I’ll begin with a spoiler: it would appear the last several weeks of pain in my right footular region was the result of acute gout. This means, ostensibly, I am too fat and wealthy for my body. Only half of that assessment is accurate; alas, it’s the former rather than the latter. In all, this is an unexciting end to a typically quirky story.
My pain began several weeks ago when I got up in the middle of the night and brutalized my ankle in the most moderate way one can be said to have brutalized anything: I stepped on one of the dogs’ rawhide bone ends in a hallway and slightly rolled my right ankle.
The stuff of legends.
My ankle was a little tight when I returned to bed, and only slightly more so when I woke in the morning. When I say “a little tight,” I am not being euphemistic; a warm shower all but completely relieved the pain. This was not, by any stretch of the imagination, a showstopper.
By the time my drive to work was over, the discomfort had returned—perhaps it had even increased slightly—but by midday, the pain was unquestionably severe. Walking was tremendously painful, and I was only able to get around by limping while partially supported by walls on my right side. I went home early to work with an elevated, iced foot and ready access to a tremendous bottle of ibuprofen. My modest little ankle injury had become a full-blown inconvenience.
I spent a couple of days icing my ankle, elevating the injury, and throwing dirty looks at my wife’s largest dog. It is notable that the dog had, again, become emphatically my wife’s for the duration of my recovery. No dog of mine would have done such a thing.
As these things always seem to go, the weekend brought an event that I had been looking forward to for a while, and at which my wife was to be working. My goal had been to be as supportive in her event work as she has always been in mine, but gimping around in what seemed to be a sprained ankle was putting a crimp in that plan. Luckily, I found that a combination of a cane and walking only on the ball of my right foot meant that I could get around quite handily! So handily, in fact, that I allowed myself to be convinced (or perhaps more accurately, convinced myself) that playing a couple of games of laser tag would probably be fine if I were EXCEEDINGLY gentle.
I made it through two out of three games before swelling and pain required that I rethink my recovery strategy. I was not gentle enough I suspect.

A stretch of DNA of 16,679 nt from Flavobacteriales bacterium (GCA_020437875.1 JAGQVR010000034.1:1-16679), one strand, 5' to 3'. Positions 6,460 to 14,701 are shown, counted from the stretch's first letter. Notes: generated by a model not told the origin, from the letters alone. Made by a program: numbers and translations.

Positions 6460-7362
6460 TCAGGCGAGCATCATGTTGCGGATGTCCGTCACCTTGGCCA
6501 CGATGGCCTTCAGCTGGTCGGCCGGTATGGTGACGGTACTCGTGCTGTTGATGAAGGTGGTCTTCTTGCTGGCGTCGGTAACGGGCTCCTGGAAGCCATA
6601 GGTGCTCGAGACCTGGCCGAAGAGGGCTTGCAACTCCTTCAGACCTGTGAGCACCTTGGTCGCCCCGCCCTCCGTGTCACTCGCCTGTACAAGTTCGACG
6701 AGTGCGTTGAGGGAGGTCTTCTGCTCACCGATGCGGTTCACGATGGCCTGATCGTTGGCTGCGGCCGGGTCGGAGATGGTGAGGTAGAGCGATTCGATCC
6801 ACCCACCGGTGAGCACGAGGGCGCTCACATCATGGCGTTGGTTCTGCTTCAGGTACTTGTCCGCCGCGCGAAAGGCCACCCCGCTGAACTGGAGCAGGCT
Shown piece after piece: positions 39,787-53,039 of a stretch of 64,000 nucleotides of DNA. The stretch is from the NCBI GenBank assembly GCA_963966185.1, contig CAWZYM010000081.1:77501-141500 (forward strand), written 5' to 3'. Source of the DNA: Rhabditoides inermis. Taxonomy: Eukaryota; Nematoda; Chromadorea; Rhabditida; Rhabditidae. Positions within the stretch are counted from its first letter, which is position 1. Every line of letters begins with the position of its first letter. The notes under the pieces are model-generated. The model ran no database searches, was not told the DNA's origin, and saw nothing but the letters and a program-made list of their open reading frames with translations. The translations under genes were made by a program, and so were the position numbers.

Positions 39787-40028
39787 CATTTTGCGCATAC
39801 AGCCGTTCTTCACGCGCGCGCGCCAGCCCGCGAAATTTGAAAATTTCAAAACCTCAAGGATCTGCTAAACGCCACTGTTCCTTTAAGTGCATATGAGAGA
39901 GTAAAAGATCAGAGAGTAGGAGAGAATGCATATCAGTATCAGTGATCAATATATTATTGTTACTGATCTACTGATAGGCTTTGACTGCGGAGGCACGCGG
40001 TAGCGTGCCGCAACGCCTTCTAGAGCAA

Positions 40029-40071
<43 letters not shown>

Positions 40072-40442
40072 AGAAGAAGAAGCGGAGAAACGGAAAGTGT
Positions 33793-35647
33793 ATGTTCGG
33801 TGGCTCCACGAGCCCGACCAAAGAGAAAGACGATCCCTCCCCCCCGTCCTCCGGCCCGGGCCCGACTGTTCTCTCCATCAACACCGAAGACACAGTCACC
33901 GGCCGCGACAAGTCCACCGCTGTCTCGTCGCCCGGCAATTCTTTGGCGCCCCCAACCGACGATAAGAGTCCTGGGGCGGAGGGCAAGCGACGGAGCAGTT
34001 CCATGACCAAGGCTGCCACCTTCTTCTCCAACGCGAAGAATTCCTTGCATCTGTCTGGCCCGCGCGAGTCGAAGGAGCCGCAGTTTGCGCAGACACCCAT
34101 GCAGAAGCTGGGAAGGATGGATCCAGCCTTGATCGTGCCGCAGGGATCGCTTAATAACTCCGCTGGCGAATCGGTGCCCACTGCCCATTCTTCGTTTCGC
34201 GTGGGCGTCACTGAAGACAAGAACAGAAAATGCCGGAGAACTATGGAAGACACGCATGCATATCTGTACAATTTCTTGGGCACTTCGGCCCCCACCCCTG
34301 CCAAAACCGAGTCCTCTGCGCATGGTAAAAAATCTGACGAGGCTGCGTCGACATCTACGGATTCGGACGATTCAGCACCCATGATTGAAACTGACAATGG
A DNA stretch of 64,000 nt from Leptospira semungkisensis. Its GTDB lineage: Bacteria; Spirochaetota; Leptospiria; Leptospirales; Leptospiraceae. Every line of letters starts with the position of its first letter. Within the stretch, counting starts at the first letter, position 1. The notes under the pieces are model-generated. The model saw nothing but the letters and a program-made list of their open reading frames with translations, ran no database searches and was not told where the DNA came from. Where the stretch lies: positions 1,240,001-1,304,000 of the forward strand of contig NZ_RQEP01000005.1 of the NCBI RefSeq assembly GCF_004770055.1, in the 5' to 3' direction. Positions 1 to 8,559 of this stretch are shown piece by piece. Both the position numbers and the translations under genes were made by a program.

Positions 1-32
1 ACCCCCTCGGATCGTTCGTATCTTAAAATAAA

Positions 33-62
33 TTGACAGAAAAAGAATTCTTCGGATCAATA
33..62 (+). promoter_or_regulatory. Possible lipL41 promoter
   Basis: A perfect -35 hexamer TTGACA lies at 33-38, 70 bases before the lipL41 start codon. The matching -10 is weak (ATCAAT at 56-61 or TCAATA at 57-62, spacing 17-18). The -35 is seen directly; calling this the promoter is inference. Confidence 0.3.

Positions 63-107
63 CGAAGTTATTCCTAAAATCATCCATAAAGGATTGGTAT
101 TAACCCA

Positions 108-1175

It was relatively clear that my convalescence was going to require the nuclear option: a visit to a doctor. That would have to wait for a week though, because I first had to go on a business trip. So it was that I was in a Marriott in New Jersey when the pain gradually slid along my foot taking residence somewhere around the bridge of my foot and the big toe area. Placing weight on my foot was agony. Slightly bending my toe was a brief visit to a hellish realm where pain is merely the doormat welcoming you to so much worse. Touching my foot, even with the weight of a sheet, invited pain so intense that I would literally lie in bed shivering from the misery of it.
It was highly unpleasant.
Fun fact: it was roughly 2 miles, on foot, from my gate to my rental car. The return trip was also roughly 2 miles.
Upon my return, I immediately saw a doctor to establish definitively that I had gout! Or a fracture. Or ligament damage. The problem was in my foot…that is the part about which we could be absolutely definitive.
One blood test, one week, and some gout medicine later, we could say with certainty that I probably didn’t have gout. For sure. In all likelihood.
After more painful investigation, another round of x-rays, and several more hours, I was referred to a foot specialist to establish if the injury I had sustained was to the tendons or the ligaments.
The podiatrist hemmed and hawed and gently handled my inflamed foot for almost a full minute before he declared that I had gout.
“Hrmm, my doctor ruled out gout, though,” I pointed out helpfully.
“Which is weird,” he said, “because you have gout.”
“My uric acid levels were on the low end of normal.”
“Unusual, what, with you having gout and all, but not impossible.”
“I was treated for gout and didn’t improve much!”
“Imagine how much more you’ll improve, then, when we finish treating you for your gout!’
Undeterred by my explanations, I was given a painful shot directly into the toe joint (which is every bit as much fun as it sounds, I assure you) and treatment instructions for a gout that I almost assuredly did not have.
At not quite a week later, my mysterious injury has abated considerably despite my treating it as if it were gout.
Lunacy, I know.
Moving forward, I’m told that I should cut back on shellfish, red meat, pork, and beer. I’m banking on the fact that I don’t drink beer at all to make up for overages in the other areas; although this plan has had mixed success so far.
As far as gout goes, though…I do not recommend it.